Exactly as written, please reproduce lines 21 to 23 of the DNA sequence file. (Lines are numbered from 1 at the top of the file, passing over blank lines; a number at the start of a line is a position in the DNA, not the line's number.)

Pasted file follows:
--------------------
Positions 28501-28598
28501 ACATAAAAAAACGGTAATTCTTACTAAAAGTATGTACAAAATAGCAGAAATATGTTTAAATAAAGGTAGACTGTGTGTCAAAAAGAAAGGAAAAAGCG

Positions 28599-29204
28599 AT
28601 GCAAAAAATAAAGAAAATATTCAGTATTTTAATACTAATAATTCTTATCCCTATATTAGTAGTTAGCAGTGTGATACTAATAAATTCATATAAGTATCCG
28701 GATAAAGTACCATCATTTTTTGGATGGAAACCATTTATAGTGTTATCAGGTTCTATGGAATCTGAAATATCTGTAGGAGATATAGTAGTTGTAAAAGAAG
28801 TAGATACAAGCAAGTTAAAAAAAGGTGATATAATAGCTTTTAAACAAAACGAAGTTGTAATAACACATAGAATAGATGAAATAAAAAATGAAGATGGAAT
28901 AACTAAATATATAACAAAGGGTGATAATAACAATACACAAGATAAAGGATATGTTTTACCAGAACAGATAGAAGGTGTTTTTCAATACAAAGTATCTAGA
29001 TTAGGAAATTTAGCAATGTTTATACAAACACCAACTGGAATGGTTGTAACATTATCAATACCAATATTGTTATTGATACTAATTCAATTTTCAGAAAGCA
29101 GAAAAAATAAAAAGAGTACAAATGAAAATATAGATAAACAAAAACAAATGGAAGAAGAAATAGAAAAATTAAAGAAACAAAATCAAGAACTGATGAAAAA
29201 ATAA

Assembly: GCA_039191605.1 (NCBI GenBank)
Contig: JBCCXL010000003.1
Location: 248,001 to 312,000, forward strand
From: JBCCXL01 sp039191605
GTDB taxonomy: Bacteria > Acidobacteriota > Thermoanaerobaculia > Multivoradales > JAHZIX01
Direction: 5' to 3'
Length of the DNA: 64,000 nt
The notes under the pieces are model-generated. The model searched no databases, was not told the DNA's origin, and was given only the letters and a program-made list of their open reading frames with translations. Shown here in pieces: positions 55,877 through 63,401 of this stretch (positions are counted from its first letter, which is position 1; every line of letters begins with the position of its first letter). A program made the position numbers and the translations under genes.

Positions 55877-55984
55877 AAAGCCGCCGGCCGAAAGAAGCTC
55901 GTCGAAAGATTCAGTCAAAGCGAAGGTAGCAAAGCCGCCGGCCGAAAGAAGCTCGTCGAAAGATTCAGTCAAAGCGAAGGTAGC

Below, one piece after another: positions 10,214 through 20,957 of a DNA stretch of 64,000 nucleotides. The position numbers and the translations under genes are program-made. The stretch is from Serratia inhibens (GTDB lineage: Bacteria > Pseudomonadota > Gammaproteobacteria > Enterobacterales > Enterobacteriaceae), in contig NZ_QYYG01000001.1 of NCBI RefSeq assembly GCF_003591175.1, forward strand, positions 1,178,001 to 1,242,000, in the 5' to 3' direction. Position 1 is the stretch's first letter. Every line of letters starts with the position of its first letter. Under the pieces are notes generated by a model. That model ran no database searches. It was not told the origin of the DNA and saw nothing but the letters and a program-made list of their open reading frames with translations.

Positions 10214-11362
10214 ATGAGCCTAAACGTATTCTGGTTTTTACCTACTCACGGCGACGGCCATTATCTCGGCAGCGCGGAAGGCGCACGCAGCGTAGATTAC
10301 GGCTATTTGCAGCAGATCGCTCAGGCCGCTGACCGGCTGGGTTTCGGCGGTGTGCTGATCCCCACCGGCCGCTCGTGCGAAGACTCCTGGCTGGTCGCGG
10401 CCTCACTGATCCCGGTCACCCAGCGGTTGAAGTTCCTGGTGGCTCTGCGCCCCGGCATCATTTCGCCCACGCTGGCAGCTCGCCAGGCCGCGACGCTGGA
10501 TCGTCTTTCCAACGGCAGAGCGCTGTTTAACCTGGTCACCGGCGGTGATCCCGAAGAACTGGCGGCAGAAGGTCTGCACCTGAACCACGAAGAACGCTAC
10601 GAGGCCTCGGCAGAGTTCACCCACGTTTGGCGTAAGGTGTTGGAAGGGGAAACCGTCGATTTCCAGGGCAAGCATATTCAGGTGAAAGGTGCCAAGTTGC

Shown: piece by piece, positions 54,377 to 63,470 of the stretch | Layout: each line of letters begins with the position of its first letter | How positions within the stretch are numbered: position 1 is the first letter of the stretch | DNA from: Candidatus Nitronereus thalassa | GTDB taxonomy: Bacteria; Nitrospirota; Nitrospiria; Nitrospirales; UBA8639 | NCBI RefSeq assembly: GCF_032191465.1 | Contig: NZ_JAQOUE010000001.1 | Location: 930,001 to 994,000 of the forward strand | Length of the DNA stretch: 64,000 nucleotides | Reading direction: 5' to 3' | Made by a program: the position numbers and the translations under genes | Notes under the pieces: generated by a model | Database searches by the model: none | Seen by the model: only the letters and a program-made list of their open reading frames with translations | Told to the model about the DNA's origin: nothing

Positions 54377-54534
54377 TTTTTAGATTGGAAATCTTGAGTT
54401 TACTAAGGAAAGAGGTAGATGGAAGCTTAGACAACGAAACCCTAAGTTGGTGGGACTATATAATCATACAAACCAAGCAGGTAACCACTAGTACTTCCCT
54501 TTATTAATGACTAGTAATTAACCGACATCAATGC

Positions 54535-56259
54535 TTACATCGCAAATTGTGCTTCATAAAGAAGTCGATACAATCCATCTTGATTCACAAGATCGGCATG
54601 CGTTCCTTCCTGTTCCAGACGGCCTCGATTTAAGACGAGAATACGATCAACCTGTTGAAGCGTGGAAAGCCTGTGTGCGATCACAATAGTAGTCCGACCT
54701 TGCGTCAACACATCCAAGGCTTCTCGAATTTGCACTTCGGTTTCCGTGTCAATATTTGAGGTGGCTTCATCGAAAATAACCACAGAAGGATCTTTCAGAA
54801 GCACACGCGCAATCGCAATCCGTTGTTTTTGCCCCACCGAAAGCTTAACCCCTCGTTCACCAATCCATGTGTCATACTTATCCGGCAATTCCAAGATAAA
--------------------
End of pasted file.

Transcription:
55877 AAAGCCGCCGGCCGAAAGAAGCTC
55901 GTCGAAAGATTCAGTCAAAGCGAAGGTAGCAAAGCCGCCGGCCGAAAGAAGCTCGTCGAAAGATTCAGTCAAAGCGAAGGTAGC

Below, one piece after another: positions 10,214 through 20,957 of a DNA stretch of 64,000 nucleotides. The position numbers and the translations under genes are program-made. The stretch is from Serratia inhibens (GTDB lineage: Bacteria > Pseudomonadota > Gammaproteobacteria > Enterobacterales > Enterobacteriaceae), in contig NZ_QYYG01000001.1 of NCBI RefSeq assembly GCF_003591175.1, forward strand, positions 1,178,001 to 1,242,000, in the 5' to 3' direction. Position 1 is the stretch's first letter. Every line of letters starts with the position of its first letter. Under the pieces are notes generated by a model. That model ran no database searches. It was not told the origin of the DNA and saw nothing but the letters and a program-made list of their open reading frames with translations.